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When life ebbs and flows, it can be challenging to stay connected to ourselves—particularly if we’re tempted to ignore or escape the negative feelings that can come with change and upheaval. Yet staying with all of our musings and physical sensations during times of change—welcome or not—enables us to move with more equanimity through ups and downs.
When we accept that we can’t always control external situations, it can be empowering and help us focus on what we can control: what goes on within us. Whatever you’re going through, I hope this sequence will help you trust that you can ride the waves of life with a feeling of contentment, knowing that you have everything you need within you to move through changes and challenges with grace.
1. Before you begin, find a quiet space and connect with your breath.
2. Set an intention for this practice: state it clearly and in the present tense.
3. Do 3 to 5 rounds of Sun or Moon Salutations led by the breath. Then, come to Balasana (Child’s Pose) and move through the following sequence.
Kneeling Body Wave
From Balasana, keep your arms straight as you round your spine in a wave-like motion. Inhale as you round forward in one fluid movement, melting your hips toward your wrists and lifting your heart into a modified Urdhva Mukha Svanasana (Upward-Facing Dog Pose) on your knees. Exhale; draw your navel in, keeping your arms straight as you flow back to Balasana. Repeat one movement per breath, 5–21 times. On the last round, tuck your toes, lift your hips, and come to Down Dog.
Dynamic Malasana (Garland Pose)
Walk your feet forward, taking them as wide as your mat, toes turned out. Lower your sit bones toward the floor, lifting your head, heart, and hands in Anjali Mudra (Salutation Seal). Press your elbows into your inner knees and stay here for 3 breaths. Then, on an inhalation, press into your feet to rise up to stand, stretching your arms overhead. On your next exhalation, lower back down. Repeat 5–21 times. On the last round, hold the full squat for 3 breaths, then step back to Downward-Facing Dog Pose.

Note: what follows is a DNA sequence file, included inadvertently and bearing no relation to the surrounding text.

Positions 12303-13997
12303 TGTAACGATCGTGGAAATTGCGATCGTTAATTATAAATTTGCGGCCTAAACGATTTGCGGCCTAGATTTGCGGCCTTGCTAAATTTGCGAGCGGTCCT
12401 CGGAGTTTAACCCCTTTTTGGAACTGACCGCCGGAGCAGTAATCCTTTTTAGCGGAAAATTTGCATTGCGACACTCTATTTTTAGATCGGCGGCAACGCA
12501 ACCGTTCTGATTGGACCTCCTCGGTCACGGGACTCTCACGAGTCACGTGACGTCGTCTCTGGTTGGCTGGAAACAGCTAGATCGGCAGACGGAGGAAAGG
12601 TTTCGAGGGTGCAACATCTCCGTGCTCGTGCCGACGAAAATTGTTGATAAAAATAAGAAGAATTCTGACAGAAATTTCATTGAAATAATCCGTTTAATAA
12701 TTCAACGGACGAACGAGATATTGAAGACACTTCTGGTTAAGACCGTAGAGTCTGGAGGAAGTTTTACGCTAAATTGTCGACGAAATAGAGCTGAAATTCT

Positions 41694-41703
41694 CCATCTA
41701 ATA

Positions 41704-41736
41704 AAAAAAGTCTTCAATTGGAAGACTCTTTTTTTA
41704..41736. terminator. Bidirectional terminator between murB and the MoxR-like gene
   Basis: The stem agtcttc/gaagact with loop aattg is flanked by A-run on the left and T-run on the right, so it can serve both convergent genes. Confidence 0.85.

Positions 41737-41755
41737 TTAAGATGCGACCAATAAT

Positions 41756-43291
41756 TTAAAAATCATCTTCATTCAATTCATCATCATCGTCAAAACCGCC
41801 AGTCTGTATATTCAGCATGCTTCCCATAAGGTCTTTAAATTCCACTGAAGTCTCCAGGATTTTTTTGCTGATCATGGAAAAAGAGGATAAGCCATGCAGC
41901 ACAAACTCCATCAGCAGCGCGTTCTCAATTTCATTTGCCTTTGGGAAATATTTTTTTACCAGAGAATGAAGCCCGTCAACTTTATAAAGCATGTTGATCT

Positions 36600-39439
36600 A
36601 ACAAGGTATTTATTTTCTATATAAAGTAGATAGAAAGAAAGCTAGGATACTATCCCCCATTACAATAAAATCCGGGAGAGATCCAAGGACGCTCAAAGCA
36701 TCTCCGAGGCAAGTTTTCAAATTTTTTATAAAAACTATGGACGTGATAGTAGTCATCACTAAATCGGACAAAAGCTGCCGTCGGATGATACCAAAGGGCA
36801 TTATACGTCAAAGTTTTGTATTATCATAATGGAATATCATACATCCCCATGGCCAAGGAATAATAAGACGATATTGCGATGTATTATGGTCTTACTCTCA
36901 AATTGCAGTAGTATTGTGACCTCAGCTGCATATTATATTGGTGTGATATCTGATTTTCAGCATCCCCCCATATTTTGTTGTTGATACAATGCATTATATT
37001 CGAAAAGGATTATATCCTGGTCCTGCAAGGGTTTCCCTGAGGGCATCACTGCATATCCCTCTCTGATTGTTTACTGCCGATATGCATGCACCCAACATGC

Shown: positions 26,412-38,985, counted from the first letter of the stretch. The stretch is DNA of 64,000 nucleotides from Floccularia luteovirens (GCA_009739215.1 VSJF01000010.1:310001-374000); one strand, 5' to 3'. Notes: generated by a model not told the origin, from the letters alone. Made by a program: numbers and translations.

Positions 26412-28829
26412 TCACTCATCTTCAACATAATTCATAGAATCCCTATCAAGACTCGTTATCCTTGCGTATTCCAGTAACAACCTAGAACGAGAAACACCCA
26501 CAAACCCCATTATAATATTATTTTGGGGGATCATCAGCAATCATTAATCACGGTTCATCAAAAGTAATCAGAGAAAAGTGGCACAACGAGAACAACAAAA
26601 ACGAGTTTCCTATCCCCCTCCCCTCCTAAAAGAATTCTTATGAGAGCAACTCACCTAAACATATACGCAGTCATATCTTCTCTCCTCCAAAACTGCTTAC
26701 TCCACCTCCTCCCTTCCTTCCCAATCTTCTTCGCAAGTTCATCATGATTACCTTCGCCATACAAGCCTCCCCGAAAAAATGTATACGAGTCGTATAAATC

See also A Better Way to Sit: Garland Pose
Adho Mukha Svanasana, variation (Downward-Facing Dog Pose)
Take your feet as wide as your mat, and walk your hands back a hand’s length, shortening your Down Dog a bit. On an inhalation, transfer more weight into your right hand; on your next exhalation, reach your left hand to the outside of your right leg (above or below the knee). On each exhalation, deepen the twist; try to keep your hips level. Stay here for 3–5 breaths, then repeat on the other side.
See also Dig Deeper in Down Dog
From Down Dog, step your right foot between your hands and move your back (left) foot a few inches to the left, spinning your back heel into the earth. As you inhale, reach your arms overhead. As you exhale, interlace your fingers behind your back and fold forward over your right leg, engaging your core on the way down. Continue to ride the breath back up and down, repeating 5–21 times before coming to Downward-Facing Dog. Repeat on the other side.
Forearm Plank with Knee Taps
From Downward-Facing Dog, lower to your knees and forearms, keeping your elbows in line with your shoulders. Press into your wrists, thumbs, and pointer fingers, stepping one foot back, and then the other, into Forearm Plank. Broaden your collarbones as you hug your outer arms in. Inhale here, and as you exhale, tap your knees to the mat. Engage your lower belly by drawing your navel upward and in. On your next inhalation, lift your inner thighs, returning to Forearm Plank. Repeat 5–21 times, tapping your knees to the earth on each exhalation. On the final tap, gently lower your hips and belly to the mat.
See also Challenge Your Core Competency
From your belly, make sure your shoulders are right above your elbows and your forearms are parallel with one another. (If there’s any tension in your shoulders, slide your elbows forward a bit more.) Press down into your elbows to move your shoulder blades down your back, lengthening your neck. With your legs hip-width apart, press your pelvis into the earth and lengthen your tailbone down toward your heels. Roll your outer thighs down toward the earth and energetically push your rib cage forward through your arms. Feel your lower back and sacrum broaden and lengthen. Stay here for 3–5 deep, fluid breaths.
Salabhasana (Locust Pose), variation
From your belly, place your chin or forehead on your mat and interlace your fingers behind your back. Press down into the tops of your feet, engaging your legs. As you inhale, lift your head and heart away from the earth, feeling your rib cage move forward and up as your shoulder blades move down and toward one another. Keep your lower ribs and hips on the ground, gently lifting and lengthening your hands away from your low back. Hold here for 3–5 breaths. Feel free to repeat 2–3 times, lifting your heart and/or legs away from the earth. Then, come into a wide-kneed Child’s Pose, followed by Downward-Facing Dog.
See also The Compassionate Backbend
Virabhadrasana II (Warrior Pose II)